The departure from Love + Fear is immediately evident as the title track is heavily influenced by 70s psychedelic rock and indie pop, featuring carnival like synths, unbridled drums, and Tame Impala-esque guitar lines which flicker between. The album’s opener is a statement of intent and quite possibly her strongest beginning in her career so far.

The following track “Venus Fly Trap” continues the heavily focused rock sound which features sharp wit, velvet vocals and a stupidly catchy piano and crunchy guitar combo. It’s the right balance of groove and sparkle with enough substance behind it to stop it feeling shallow.

Then come’s the aforementioned “Man’s World” and “Purge The Poison”, while the former is instrumentally and vocally beautiful, “Purge The Poison” is where the riotous fun can be found. Very much like the opening track its centred around fierce guitars, punchy drums, and hypnotic vocals. It’s bridge and chorus are up there with some of the best this year.

Lyrically it features one of my favourite opening lines “All my friends are witches, and we live in Hollywood / Mystical b*tches making our own sisterhood“, which highlights everything I enjoy about Marina, along with the lyrics found in the third verse which are poetic.

Then the tables are turned as “Highly Emotional People” follows, featuring a touching chorus delivered with angelic vocals. Even though it’s relatively simplistic in terms of structure, its climax is a pop spectacle as synths surge while Marina’s vocals echo and soothe.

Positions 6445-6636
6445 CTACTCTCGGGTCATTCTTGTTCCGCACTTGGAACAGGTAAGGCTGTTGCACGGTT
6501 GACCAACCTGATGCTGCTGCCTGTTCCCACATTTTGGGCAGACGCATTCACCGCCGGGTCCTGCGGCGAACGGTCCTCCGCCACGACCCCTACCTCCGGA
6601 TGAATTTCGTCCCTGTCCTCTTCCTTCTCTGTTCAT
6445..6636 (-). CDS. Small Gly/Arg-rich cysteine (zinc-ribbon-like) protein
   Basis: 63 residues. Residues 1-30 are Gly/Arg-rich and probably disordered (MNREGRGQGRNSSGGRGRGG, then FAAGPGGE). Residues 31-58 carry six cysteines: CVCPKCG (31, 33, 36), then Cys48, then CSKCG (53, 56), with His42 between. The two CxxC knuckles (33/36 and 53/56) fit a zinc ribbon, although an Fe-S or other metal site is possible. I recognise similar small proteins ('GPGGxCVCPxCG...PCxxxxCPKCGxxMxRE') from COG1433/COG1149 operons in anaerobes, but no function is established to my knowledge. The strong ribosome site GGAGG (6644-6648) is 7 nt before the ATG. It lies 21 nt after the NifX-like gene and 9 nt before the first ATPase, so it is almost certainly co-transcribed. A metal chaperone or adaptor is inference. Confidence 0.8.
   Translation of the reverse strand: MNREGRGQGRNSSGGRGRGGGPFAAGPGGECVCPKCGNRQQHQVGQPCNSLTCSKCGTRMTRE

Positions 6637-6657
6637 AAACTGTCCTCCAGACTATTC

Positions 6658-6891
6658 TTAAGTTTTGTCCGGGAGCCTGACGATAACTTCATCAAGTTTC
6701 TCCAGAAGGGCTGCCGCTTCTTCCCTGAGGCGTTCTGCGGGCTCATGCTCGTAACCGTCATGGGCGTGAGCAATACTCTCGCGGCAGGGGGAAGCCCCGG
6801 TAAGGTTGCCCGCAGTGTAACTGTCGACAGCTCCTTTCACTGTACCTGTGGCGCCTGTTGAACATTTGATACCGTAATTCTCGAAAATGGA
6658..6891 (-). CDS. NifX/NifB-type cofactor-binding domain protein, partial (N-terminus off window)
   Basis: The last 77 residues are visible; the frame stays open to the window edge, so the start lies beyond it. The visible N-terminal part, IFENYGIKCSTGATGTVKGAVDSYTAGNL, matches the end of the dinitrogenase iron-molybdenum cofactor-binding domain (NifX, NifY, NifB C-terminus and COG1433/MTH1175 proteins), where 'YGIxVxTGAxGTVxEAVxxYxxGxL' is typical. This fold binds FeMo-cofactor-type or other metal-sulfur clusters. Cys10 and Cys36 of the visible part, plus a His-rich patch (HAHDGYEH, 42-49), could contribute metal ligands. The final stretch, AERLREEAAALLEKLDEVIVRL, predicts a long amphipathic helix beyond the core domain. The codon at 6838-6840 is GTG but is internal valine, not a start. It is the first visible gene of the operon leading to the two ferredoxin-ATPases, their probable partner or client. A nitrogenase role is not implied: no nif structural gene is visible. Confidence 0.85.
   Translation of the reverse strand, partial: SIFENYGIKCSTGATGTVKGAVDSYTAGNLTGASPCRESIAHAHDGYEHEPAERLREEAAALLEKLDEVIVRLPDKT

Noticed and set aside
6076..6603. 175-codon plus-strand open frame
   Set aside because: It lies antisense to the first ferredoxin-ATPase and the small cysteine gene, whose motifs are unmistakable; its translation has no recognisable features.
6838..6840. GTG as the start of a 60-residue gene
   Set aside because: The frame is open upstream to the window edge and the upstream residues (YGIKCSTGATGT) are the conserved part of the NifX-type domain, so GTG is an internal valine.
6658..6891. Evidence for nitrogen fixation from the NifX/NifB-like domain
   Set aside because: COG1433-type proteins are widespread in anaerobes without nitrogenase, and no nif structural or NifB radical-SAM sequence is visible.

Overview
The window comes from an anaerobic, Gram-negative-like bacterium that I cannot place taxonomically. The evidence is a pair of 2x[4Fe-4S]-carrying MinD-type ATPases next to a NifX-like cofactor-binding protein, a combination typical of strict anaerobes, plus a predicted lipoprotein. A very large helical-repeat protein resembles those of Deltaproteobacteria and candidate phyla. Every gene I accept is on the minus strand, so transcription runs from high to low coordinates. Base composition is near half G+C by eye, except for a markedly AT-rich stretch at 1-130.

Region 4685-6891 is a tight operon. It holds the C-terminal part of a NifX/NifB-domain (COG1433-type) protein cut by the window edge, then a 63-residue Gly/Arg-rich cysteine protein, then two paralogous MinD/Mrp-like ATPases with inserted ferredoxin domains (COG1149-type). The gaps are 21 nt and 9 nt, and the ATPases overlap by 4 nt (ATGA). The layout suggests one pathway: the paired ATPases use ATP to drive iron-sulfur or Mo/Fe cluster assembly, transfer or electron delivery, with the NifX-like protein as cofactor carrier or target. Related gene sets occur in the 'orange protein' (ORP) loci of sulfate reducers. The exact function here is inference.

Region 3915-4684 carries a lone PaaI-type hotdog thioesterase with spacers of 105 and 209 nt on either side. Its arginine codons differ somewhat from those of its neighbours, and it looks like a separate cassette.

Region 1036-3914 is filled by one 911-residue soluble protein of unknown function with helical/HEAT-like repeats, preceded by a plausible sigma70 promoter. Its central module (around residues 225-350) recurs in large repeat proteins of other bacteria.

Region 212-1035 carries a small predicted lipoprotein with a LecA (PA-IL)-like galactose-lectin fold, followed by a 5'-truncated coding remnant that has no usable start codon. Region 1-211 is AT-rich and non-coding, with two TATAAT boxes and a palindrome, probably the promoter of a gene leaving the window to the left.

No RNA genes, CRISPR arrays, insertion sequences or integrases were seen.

And before you can click your fingers, the momentum begins again with “New America”, a steely, dramatic anthem aimed at America’s failings. After “New America” the album’s tone shifts as the latter half of the album is cinematic, stripped back and more sombre. Ancient Dreams In A Modern Land begins with anthems and ends with ballads, and somehow it works.

The strongest of the ballads is “I Love You But I Love Me More”, an American blues rock n’ roll number drenched in a dreamy, Californian haze. The guitars evoke Lana Del Rey’s Ultraviolence, and there’s a definite desert rock vibe to it.

Marina closes out her fifth album with two more traditional ballads. While they’re expressive and enjoyable, they don’t burn as brightly as previous tracks and though it’s a cohesive finish; it would’ve been interesting to see how far she could’ve taken the psychedelic, dream pop sound.

When all is said and done, it’s hard to place Ancient Dreams In A Modern Land within her discography. Undoubtedly, it’s one of her strongest albums to date. Marina hasn’t been this musically passionate and creative since Froot and it shows. Her fifth album is full of life and is unquestionably one of the better pop albums to be released this year.

Call Ancient Dreams In A Modern Land what you like, a reset, a reimagining, or a rebirth; either way it’s something to be admired, enjoyed, and remembered for its artistic flair and fun.

Ancient Dreams In A Modern Land, the fifth studio album from Marina is out now via Atlantic, stream it on Spotify below and purchase it here.

Words by Jake Gould